In­ter­na­tional stu­dent takes full ad­van­tage of Tai­wan

The China Post - - LOCAL -

the re­spon­si­bil­ity to at­tend to their chil­dren’s needs.

And, I feel, the same can be said of all peo­ple, no mat­ter their age, eth­nic­ity, or place of birth or res­i­dence. All peo­ple need food, shel­ter, and love. All peo­ple have the need for re­la­tion­ships. All peo­ple ex­pe­ri­ence the stress of work. All peo­ple have emo­tions. All peo­ple are mo­ti­vated by some­thing, ba­si­cally ei­ther fear or love.

Th­ese cul­tural dif­fer­ences that are so eas­ily seen can divide, and quite com­monly they do. Th­ese dif­fer­ences can in­stead be ap­pre­ci­ated and ac­cepted, and in do­ing so, build con­nec­tions via the truth that all of us are hu­man and, there­fore, all are more sim­i­lar than dif­fer­ent.

Fran­cisco Cas­taneda from El Sal­vador is mak­ing the best use of his time in Tai­wan while study­ing at Ming Chuan Uni­ver­sity.

With a mus­cu­lar physique, wide shoul­ders, short black hair and a thick beard, the 24-year-old col­lege ju­nior surely does not look like a lo­cal.

Cas­taneda ar­rived in Tai­wan in Au­gust 2012. He is study­ing in­ter­na­tional busi­ness and trade at Ming Chuan on a full schol­ar­ship.

Asked what prompted him to come to Tai­wan, Cas­taneda said Man­darin Chi­nese is the third most popular lan­guage in the world, and the de­sire to learn it and thus to gain “global in­flu­ence” drove him to come to Asia.

A for­eigner can learn Chi­nese in both Tai­wan and main­land China. Cas­taneda said he chose Tai­wan be­cause the peo­ple are nicer, the place is more West­ern­ized, and his ac­cess to com­mu­ni­ca­tion means such as Face­book and Skype will not be re­stricted as it may be in China.

It ap­pears that Cas­taneda made the right de­ci­sion. He said he was “shocked” to see how nice Tai­wanese peo­ple are. Cas­taneda re­called one day he asked a stranger for di­rec­tions, and the guy just walked him to the place and then took off. “No one in my coun­try would do that,” he con­fessed.

In fact, Tai­wan may have the nicest peo­ple in Asia, Cas­taneda said, re­count­ing his travel ex­pe­ri­ences in Asian coun­tries in­clud­ing Thai­land, the Philip­pines, and Sin­ga­pore.

Dur­ing his less-than-three-year stay in Tai­wan, Cas­taneda has vis­ited a num­ber of places, in­clud­ing Ji­ufen, Nan­tou, Kaoh­si­ung, Tainan, Kent­ing, Green Is­land and Hualien.

He raved about the con­ve­nience brought about by Tai­wan’s trans­porta­tion sys­tem: the MRT, YouBike, trains, etc. Their low prices also made his travel eas­ier.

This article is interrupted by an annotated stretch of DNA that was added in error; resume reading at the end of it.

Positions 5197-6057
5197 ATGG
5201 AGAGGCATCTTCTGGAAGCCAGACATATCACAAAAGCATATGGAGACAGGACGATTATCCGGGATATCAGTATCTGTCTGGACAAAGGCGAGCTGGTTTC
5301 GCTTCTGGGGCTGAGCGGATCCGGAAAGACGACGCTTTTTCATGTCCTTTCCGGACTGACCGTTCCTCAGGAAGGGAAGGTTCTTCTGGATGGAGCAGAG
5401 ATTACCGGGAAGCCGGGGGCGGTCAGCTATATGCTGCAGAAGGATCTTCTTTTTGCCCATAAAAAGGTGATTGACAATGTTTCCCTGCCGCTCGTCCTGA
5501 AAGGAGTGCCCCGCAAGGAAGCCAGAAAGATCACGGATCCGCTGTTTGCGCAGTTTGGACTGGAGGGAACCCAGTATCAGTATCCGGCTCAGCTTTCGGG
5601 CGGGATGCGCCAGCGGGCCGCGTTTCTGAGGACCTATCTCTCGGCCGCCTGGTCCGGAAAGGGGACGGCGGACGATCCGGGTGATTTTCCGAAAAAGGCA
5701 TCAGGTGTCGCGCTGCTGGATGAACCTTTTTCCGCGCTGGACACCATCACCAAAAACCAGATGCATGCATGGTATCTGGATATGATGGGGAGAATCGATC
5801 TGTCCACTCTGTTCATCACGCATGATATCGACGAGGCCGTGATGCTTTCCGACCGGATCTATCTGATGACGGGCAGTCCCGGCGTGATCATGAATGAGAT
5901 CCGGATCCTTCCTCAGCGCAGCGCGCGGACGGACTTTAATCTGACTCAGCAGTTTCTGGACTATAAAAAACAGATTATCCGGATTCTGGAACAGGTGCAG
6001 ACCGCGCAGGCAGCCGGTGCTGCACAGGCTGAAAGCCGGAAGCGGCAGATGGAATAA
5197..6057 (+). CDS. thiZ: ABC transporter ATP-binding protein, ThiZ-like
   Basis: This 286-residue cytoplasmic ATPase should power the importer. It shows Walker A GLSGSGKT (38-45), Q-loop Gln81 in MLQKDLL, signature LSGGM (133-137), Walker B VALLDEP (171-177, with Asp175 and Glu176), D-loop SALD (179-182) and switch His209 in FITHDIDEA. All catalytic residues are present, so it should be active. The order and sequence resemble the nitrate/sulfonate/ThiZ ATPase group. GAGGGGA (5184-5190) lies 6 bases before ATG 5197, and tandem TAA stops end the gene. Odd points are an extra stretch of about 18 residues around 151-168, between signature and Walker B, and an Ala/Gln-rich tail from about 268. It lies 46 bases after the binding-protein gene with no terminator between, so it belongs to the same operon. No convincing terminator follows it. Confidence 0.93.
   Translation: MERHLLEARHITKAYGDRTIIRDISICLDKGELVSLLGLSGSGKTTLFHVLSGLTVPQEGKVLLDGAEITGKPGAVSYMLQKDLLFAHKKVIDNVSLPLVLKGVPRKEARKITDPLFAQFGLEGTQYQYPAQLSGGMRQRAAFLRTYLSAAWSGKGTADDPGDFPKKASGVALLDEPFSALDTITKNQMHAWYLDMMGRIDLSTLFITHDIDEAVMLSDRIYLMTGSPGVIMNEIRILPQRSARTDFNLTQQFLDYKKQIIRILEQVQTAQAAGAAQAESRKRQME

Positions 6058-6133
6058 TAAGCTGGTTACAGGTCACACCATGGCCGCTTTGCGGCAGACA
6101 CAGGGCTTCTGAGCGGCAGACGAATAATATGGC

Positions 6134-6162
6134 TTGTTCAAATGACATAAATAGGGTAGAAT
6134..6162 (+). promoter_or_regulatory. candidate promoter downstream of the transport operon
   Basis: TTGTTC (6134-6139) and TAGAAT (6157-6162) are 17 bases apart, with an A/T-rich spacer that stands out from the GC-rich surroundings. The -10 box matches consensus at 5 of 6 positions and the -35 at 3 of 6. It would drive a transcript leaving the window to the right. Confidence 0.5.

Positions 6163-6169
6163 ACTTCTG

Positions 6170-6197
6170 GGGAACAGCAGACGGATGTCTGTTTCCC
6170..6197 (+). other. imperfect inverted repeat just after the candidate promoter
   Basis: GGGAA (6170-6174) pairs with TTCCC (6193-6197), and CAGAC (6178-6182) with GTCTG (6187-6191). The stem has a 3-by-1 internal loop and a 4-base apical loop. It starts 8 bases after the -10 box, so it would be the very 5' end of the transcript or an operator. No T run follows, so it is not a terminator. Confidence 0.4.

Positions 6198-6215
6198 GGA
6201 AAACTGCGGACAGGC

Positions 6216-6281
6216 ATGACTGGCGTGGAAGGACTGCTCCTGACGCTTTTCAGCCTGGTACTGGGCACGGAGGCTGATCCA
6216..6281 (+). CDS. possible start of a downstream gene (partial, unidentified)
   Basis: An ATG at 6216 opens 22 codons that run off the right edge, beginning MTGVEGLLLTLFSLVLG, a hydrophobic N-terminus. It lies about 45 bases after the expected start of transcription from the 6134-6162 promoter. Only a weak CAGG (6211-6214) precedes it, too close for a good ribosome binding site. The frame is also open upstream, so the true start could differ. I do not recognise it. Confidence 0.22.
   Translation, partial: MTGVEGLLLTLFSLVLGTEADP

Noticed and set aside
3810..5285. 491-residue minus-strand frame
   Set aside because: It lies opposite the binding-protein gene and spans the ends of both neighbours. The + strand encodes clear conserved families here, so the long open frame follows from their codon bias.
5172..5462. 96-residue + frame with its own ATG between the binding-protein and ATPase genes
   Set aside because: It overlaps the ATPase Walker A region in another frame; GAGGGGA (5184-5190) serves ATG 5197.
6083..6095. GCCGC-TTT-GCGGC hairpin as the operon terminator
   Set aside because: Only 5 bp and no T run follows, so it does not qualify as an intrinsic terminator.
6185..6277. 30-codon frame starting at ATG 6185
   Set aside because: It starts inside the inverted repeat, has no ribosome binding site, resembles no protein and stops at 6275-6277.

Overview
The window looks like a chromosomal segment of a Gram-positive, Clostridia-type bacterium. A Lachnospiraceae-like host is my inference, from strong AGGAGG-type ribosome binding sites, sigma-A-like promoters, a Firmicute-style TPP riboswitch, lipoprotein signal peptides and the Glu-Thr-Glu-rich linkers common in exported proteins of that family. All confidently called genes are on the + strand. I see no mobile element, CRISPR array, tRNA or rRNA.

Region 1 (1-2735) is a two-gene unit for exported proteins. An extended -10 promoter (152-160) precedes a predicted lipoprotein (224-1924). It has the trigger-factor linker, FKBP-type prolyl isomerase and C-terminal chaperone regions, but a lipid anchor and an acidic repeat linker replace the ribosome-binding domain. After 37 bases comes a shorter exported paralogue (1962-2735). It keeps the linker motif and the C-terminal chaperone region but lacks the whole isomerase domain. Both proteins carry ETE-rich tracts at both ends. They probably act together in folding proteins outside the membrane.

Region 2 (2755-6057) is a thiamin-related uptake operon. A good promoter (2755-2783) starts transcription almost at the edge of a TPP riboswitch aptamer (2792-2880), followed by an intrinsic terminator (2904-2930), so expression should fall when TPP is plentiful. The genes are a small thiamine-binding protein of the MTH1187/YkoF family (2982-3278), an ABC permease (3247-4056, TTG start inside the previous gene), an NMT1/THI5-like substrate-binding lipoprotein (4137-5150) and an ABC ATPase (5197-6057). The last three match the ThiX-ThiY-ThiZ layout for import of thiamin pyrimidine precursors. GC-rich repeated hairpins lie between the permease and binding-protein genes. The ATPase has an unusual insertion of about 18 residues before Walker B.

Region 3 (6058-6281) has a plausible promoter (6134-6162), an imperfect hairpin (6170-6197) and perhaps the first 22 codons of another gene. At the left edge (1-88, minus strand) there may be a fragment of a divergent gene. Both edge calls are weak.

Speak­ing of the other ad­van­tages of living in Tai­wan, Cas­taneda pointed to lo­cal con­ve­nience stores that are open 24/7, as well as the safety that peo­ple can ex­pect when walk­ing at night.

Cas­taneda is also ad­ven­tur­ous in try­ing lo­cal food. He has sa­vored dumplings, steamed buns, fried chicken steak, spicy hot­pot, and even stinky tofu that most Western­ers frown at. The fried chicken steak is his fa­vorite, he says.

En­rolled in Ming Chuan Uni­ver­sity’s in­ter­na­tional pro­gram, Cas­taneda met class­mates from the U.S., Ukraine, Africa, Europe, Mid­dle East, Latin Amer­ica and Asia. Most classes are taught in English.

How­ever, re­mem­ber­ing his pur­pose in com­ing to Tai­wan, which is to learn Chi­nese, Cas­taneda takes sum­mer classes to learn Man­darin at the Chi­nese Cul­tural Uni­ver­sity. He also has a Tai­wanese girl­friend to speak Chi­nese with on a daily ba­sis.

Cas­taneda stressed that the nice thing about be­ing in Tai­wan is that he can book low­priced plane tick­ets to mul­ti­ple des­ti­na­tions in Asia. Plane tick­ets would be much more ex­pen­sive if pur­chased in the Amer­i­cas.

Young pro­test­ers clashed with po­lice and se­cu­rity guards again, fol­low­ing in the steps of the Sun­flower Move­ment of last year. The gov­ern­ment an­nounced that Tai­wan would put in a bid to join the Asian In­fra­struc­ture In­vest­ment Bank (AIIB) uni­lat­er­ally and pro­test­ers felt that the ac­tion lacked trans­parency.

Dif­fer­ent opin­ions are held over the ap­pli­ca­tion to the AIIB, with some think­ing it rep­re­sents Tai­wan’s re­gard­ing of it­self as part of China while oth­ers con­sider it a step­ping stone to a more ro­bust econ­omy.

If you are familiar with the sub­ject, why don’t you share some ideas about whether join­ing the AIIB would have pos­i­tive ef­fects on Tai­wan to be pub­lished in next week’s PrimeTalk? Send sub­mis­sions to com­mu­nity@ chi­na­post.com.tw and in­clude your real name, na­tion­al­ity, con­tact num­ber, some pho­tos and pro­file. Spec­ify “Eye on Tai­wan” in the sub­ject line and en­sure your sub­mis­sion is be­tween 300 and 500 words. Writ­ers whose pieces are se­lected for pub­li­ca­tion will re­ceive one month’s free sub­scrip­tion to The China Post.

Cour­tesy of John Liu, The China Post

Fran­cisco Cas­taneda

poses for a photo Star­bucks in in Taipei on March

a de­sire to learn 30. Cas­taneda Chi­nese prompted

said the Tai­wan. Be­sides him to

come to he study­ing at Ming has also trav­eled Chuan Uni­ver­sity,

a lot, both on abroad. the is­land

and

Beth Di­et­rich talks about how cul­tural dif­fer­ences

can be

tremen­dous yet triv­ial.

Newspapers in English

Newspapers from Taiwan

© PressReader. All rights reserved.